Agriculture in double jeopardy?
Crying need for a plan of action
Record low rainfall deficit and patchy supply of electricity all over the country have pushed farming into the throes of uncertainty and brought it face-to-face with a self-compounding crisis threatening to compromise food self-sufficiency, our hard-earned strong point, a niche of pride. There has been a 98-100 percent shortfall of rain water over last four months, reminding one of the prelude to the 1997 drought marked by a similar rain scarcity.
Yes, things might start changing in April and May if the easterly and westerly low pressures are in a conjunction to bring the rains beating down on the land. Much as we would hope for the best, fruit cultivation may have already been affected.
There is something more serious. The land moisture is decreasing, but while the hope lies in irrigation-based agriculture for which we have had a fairly strong and well laid out infrastructure as a fallback option, we have a bad omen there as well. That is exactly where we stumble into our second large hurdle which is the severe power supply shortage. The IRRI-Boro croplands, particularly in the northern districts are getting between one-fourth and one-third of the electricity needed in the peak hours. We get such an appraisal from no less an authority than the Rural Electrification Board (REB) adding that such power deficit is seriously impeding irrigation. Little wonder, therefore, that the farmers have laid siege to a local MP's house and district and lesser headquarters while road blockades and other forms of demonstration have been usual sights.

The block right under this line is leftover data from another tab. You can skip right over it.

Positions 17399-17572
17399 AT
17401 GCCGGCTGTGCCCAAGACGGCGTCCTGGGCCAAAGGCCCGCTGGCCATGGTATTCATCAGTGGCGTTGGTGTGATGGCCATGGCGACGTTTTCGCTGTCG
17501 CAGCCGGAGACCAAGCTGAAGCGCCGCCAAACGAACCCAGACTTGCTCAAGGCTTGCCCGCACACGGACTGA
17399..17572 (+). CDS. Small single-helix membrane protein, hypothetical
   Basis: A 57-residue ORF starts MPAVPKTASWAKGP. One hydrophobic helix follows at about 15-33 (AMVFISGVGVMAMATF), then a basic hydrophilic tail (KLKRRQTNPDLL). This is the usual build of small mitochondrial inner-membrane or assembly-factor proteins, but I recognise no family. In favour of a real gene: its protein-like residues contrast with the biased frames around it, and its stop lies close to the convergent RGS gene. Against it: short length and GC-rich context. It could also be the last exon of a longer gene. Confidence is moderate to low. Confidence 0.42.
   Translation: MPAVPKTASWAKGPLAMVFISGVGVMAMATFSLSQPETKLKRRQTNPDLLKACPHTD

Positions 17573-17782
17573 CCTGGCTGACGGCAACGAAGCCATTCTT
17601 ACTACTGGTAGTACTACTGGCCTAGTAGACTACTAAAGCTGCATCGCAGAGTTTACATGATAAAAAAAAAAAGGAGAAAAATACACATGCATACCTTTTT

Faced which such a situation, frenzied explanations are being offered by the power ministry and power development board officials under questioning by the relevant parliamentary standing committee. There is the sub-culture of recriminatory swipes taken of each other with reckless abandon as each agency flaunted a holier-than-thou defence, as though secure in the knowledge that, there is none to hold anybody to account. Here is a sample of a hilarious argument put forward by PDB officials to the parliamentary body: since we are supplying more electricity to rural areas to keep irrigation going, the urban centres are having to take the brunt of load-shedding. This is falsehood at its worst; otherwise why should the farmers be getting one-fourth to one-third of their electricity requirement met and the urbanites roast in load-shedding for up to seven to eight hours a day?
Let all heads be put together to draw up a doable plan of action for an early mitigation of the problems.